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Muay Thai: Muy Violento!

Kickboxing offers unique glimpse into Thai culture

March 18, 2016

CHIANG MAI, Thailand — The public address announcer was speaking in a heavy accent over a garbled sound system and I couldn’t decipher what he was saying. Then I noticed the crowd began to rise. The announcer repeated himself and the second time I could clearly understand.


A Thai kickboxer psyches himself up before the first round.

“Please stand up to pay respect to the King of Thailand,” he requested.

In a country where King Bhumibol Adulyadej, also known as Rama IX, is highly revered, about 200 fans and I rose to our feet and stood silently. The Thai national anthem followed.

With the preliminaries out of the way, so began my first up-close look at the Thai national pastime – Muay Thai – a martial art otherwise known as kickboxing. It turned out to be one of the most intense experiences of my three-month stay in Thailand.

It was a Thursday night at the Chiangmai Boxing Stadium, one of two leading venues in Chiang Mai where kickboxing is on display. For about $20, I received a ringside seat, transportation from my hotel to the arena, and a can of Chang beer, my favorite local brew.

Muay Thai, which dates back to the 16th century, was developed by Siamese soldiers who lost their weapons in battle. It is known as “the art of eight limbs” because fighters are allowed to use punches, kicks, elbows and knee strikes, thus using eight “points of contact,” as opposed to “two points” (fists) used in regular boxing.


Thai kickboxing dates back to the 16th century.

There were seven fights on the bill, with the combatants exhibiting varying size, skill and experience. Indeed, some of the early fights involved teenagers who looked like they barely weighed 100 pounds.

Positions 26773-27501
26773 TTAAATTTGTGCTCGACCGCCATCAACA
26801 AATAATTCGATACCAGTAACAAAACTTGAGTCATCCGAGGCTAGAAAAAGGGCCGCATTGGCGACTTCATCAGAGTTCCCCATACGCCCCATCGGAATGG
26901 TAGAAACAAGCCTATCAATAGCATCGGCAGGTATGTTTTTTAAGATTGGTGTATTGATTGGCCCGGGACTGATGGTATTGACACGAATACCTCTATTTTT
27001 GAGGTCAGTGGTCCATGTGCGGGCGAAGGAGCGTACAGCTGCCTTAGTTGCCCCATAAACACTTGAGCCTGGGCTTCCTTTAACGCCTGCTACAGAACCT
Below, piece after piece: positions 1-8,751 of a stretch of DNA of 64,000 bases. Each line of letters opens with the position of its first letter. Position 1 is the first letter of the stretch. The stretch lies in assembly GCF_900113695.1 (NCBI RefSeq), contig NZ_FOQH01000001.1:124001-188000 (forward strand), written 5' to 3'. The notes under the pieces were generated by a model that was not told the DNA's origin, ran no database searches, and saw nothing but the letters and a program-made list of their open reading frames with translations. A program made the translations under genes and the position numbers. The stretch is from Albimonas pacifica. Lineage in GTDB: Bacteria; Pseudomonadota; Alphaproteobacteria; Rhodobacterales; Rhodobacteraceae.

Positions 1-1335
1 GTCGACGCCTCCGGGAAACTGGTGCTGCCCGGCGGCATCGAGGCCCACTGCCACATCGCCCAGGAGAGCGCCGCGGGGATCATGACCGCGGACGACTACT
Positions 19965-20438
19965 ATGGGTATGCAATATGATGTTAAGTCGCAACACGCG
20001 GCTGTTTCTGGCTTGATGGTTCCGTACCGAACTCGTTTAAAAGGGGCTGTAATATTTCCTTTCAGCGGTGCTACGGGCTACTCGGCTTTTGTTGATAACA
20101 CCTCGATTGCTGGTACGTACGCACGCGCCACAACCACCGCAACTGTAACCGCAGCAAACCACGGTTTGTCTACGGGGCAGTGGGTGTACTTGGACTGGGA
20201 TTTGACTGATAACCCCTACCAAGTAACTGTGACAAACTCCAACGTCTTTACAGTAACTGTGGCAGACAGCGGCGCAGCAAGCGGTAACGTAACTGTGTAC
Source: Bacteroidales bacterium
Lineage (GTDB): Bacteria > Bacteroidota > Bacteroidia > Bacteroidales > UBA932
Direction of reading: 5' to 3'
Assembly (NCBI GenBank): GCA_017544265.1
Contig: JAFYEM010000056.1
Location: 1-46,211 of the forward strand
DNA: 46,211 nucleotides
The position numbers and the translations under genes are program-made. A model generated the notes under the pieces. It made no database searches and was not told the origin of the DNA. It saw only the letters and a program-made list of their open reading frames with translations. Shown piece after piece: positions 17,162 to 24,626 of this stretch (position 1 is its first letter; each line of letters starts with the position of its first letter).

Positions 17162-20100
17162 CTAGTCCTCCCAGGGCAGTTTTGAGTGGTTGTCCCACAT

I was told that the fighters at this venue were superior to the other leading boxing arena in the city – Thapae Boxing Stadium, the latter of which is more centrally located and considerably cheaper. In fact, tour operators who sell boxing tickets even hinted that the fights at Thapae were really exhibitions with fixed results staged solely for the entertainment value of the tourists. I wanted to see the real deal, so I paid more for what I hoped would be a far more authentic Muay Thai experience.

From the opening bell of the first fight, I could tell that the fights on display at the Chiangmai Boxing Stadium — undoubtedly – are for real. I was seated so close to the action, I was repeatedly doused by the fighters’ sweat. And I was struck by the sheer force of the blows and how much punishment the participants withstood on all parts of their bodies. At one point, I actually thought I heard a bone crack, when a fighter took a wicked kick to his leg before crumpling to the mat. The referee didn’t even bother counting him out; there was no doubt he wasn’t getting up.

Muay Thai reminded me of cage-fighting, only with traditional boxing ropes rather than a cage. Another difference is that when a fighter goes down, his opponent has to go to a neutral corner, rather than being allowed to pound a fighter on the canvass into submission.

Every fight on the card ended in a knockout.

Other than that, pretty much anything goes in Thai kickboxing – punching, kicking, elbowing, clenching, low blows, cheap shots, even knees to the groin.

In other words, it was like watching a Republican presidential debate.

Not one of the evening’s fights lasted the full five rounds; all resulted in knockouts – with the loser ending up flat on his back surrounded by trainers and medics.

Thai fighters wear no shoes, no padding – other than a protective cup — or headgear. As far as I could tell, none of the losing fighters were seriously hurt, although several of them had to be helped out of the ring by the medical staff. I’m guessing the fighters don’t get paid very much, although those who do well in Chiang Mai have the opportunity to move up the ladder and fight at the country’s largest kickboxing venue in Bangkok, where the purses are larger.

The violence of Muay Thai seems incongruous to the typically polite, calm and passive demeanor of the Thai people. Perhaps it’s an outlet for Thais to let off some steam.

On the drive back to my hotel, I reflected on the night’s event. I was glad I had gone. It had given me an interesting glimpse into Thai culture.

But like the time at a local restaurant when I had ordered khao phat nam phrik narok, which literally translates to “rice fried with chili paste from hell,” I wasn’t all that eager to try it again anytime soon.

© 2016 Dan Fellner


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